Skip to main content Accessibility help
  • Print publication year: 2003
  • Online publication date: September 2009

1 - An overview: options for global trade reform – a view from the Asia-Pacific


Introduction: the setting and major themes

Prior to the successful Doha Ministerial in November 2001, the Asia-Pacific had played host to three of the most influential meetings on international trade and investment cooperation in the 1990s – the APEC Leaders' meeting in Bogor in 1994; the Singapore Ministerial meeting of the World Trade Organization (WTO) in 1996; and the WTO Ministerial meeting at Seattle in November 1999. The first of these, the APEC Leaders' meeting at Bogor in 1994, set the extremely ambitious goal of free and open trade and investment in the Asia-Pacific by 2020. The second, the initial Ministerial meeting of the new WTO, built on the ambitions of the Uruguay Round and added investment and competition policy, trade facilitation, and transparency in government procurement to the agenda. The third of these meetings, proved to be important in an entirely different way, and was unable to adopt even an agenda for further discussions. Only after a long period of hard work and preparation could agreement on a Doha Development Agenda be reached in November 2001 (WTO 2001a).

The failure of the Seattle Ministerial involved a number of elements, the most important of which related to poor preparation, the breadth of the agenda, and the approaches to be adopted in particular areas (Schott 2000). Inside the meeting, a key source of discord and dismay was the traditional divide on agriculture, between the group of industrial countries that protect their agricultural sectors, and the agricultural exporters – both developed and developing.

Related content

Powered by UNSILO
Asia-Pacific Economic Cooperation (2001), “Asia-Pacific Economic Cooperation Economic Leaders' Declaration”, Shanghai, Asia-Pacific Economic Co-operation, 21 October 2001 /econlead/china.html
Elbehri, A., Ingco, M., Hertel, T., and Pearson, K. (2003), “Developing countries, agriculture and the World Trade Organization”, in Ingco, M. and Winters, L. (eds.), forthcoming
Finger, J. M. and Schuler, P. (2001), “Implementation of Uruguay Round Commitments: The Development Challenge”, in Hoekman, B. and Martin, W., Developing Countries and the World Trade Organization: A Pro-Active Agenda, Oxford: Blackwell: 115–130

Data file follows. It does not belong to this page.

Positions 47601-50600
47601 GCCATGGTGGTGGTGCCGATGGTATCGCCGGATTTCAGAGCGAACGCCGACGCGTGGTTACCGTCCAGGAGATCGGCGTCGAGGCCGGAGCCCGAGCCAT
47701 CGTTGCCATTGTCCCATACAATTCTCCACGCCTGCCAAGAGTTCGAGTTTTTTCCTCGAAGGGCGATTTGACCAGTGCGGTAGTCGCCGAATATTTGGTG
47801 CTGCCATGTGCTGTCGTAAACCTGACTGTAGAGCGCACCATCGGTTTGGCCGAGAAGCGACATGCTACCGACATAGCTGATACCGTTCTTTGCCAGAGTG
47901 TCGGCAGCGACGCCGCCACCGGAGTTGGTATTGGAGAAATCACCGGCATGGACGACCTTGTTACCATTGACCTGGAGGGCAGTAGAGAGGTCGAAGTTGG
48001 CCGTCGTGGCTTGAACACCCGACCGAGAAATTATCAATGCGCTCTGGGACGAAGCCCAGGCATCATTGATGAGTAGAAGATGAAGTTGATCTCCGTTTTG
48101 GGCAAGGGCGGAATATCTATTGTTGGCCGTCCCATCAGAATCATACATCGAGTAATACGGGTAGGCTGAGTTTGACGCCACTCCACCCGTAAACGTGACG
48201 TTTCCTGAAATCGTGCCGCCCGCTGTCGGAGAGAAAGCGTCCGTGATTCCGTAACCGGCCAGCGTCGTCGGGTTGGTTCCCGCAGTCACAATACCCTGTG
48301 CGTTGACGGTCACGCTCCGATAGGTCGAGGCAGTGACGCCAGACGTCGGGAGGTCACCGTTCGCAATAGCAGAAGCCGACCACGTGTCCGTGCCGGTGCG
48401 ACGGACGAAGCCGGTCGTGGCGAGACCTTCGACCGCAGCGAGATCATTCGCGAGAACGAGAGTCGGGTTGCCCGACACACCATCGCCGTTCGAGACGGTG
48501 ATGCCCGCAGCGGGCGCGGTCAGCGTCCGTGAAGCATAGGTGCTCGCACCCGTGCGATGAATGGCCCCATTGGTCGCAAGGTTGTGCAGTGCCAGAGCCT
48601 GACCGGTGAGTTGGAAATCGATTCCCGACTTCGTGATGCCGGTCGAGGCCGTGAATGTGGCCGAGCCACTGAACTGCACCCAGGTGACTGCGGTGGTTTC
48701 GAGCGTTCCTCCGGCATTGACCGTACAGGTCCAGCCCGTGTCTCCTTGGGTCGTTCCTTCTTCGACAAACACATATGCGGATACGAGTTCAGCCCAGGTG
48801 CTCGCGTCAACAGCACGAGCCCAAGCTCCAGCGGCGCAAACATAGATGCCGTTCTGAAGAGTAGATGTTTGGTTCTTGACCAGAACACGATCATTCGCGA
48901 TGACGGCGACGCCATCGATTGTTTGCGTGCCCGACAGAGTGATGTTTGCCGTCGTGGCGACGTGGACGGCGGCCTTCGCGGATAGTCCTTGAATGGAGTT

Fink, C., Mattoo, A., and Neagu, C. (2001), “Trade in international maritime services: how much does policy matter?”, Policy Research Working Paper 2522 Washington DC: World Bank
Fukase, E. and Martin, W. (2001), Free Trade Area Membership as a Stepping Stone to Development: The Case of Association of Southeast Asian Nations, Discussion Paper 421, Washington, DC: World Bank
Hoekman, B. (2002), “Strengthening the global trade architecture for development”, Policy Research Working Paper 2757, Washington, DC: World Bank
Hoekman, B. and Kostecki, M. (2001), The Political Economy of the World Trading System, 2nd edn., Oxford: Oxford University Press
Hoekman, B. and Martin, W. (2001), Developing Countries and the World Trade Organization: A Pro-Active Agenda, Oxford: Blackwell
Ianchovichina, E., andMartin, W., (2001), “Trade liberalization in China's accession to World Trade Organization”, Journal of Economic Integration 16 (4): 421–445
Irwin, D. (1992), “Multilateral and bilateral trade policies in the world trading system: an historical perspective”, in de Melo, J. and Panagariya, A. (eds.), New Dimensions in Regional Integration, Cambridge: Cambridge University Press
Martin, W., and Ianchovichina, E., (2001), “Implications of China's accession to the World Trade Organisation for China and the World Trade Organization”, World Economy 24 (9): 1205–1219
Ruggiero, R. (2000), “Reflections from Seattle”, in Schott, J. (ed.), The World Trade Organization After Seattle, Washington, DC: Institute for International Economics
Schott, J. (ed.) (2000), The World Trade Organization After Seattle, Washington, DC: Institute for International Economics
Scollay, R. and Gilbert, J. (2001), New Regional Trade Arrangements in the Asia Pacific?, Policy Analyses in International Economics, Washington, DC: Institute for International Economics
Wang, Zhen Kun and Winters, L. A. (2000), “Putting ‘Humpty’ together again: including developing countries in a pro-World Trade Organization consensus”, CEPR Policy Paper 4, London: Centre for Economic Policy Research
Wilson, J., Mann, C., Woo, Y., Assanie, N. and Choi, I. (2002), Trade Facilitation: A Development Perspective, Singapore: Asia-Pacific Economic Cooperation Secretariat
World Bank (2000), Trade Blocs, Washington, DC: Oxford University Press for the World Bank
World Bank (2001), Globalization, Growth and Poverty: Building an Inclusive World Economy, World Bank Policy Research Report, Washington, DC and Oxford: World Bank and Oxford University Press
World Trade Organization (2001a), “Ministerial declaration adopted on November 14, 2001”, Geneva: World Trade Organization, WT/MIN(01)/DEC/1
World Trade Organization (2001b), “Implementation-related issues and concerns”, Geneva: World Trade Organization, WT/MIN(01)/17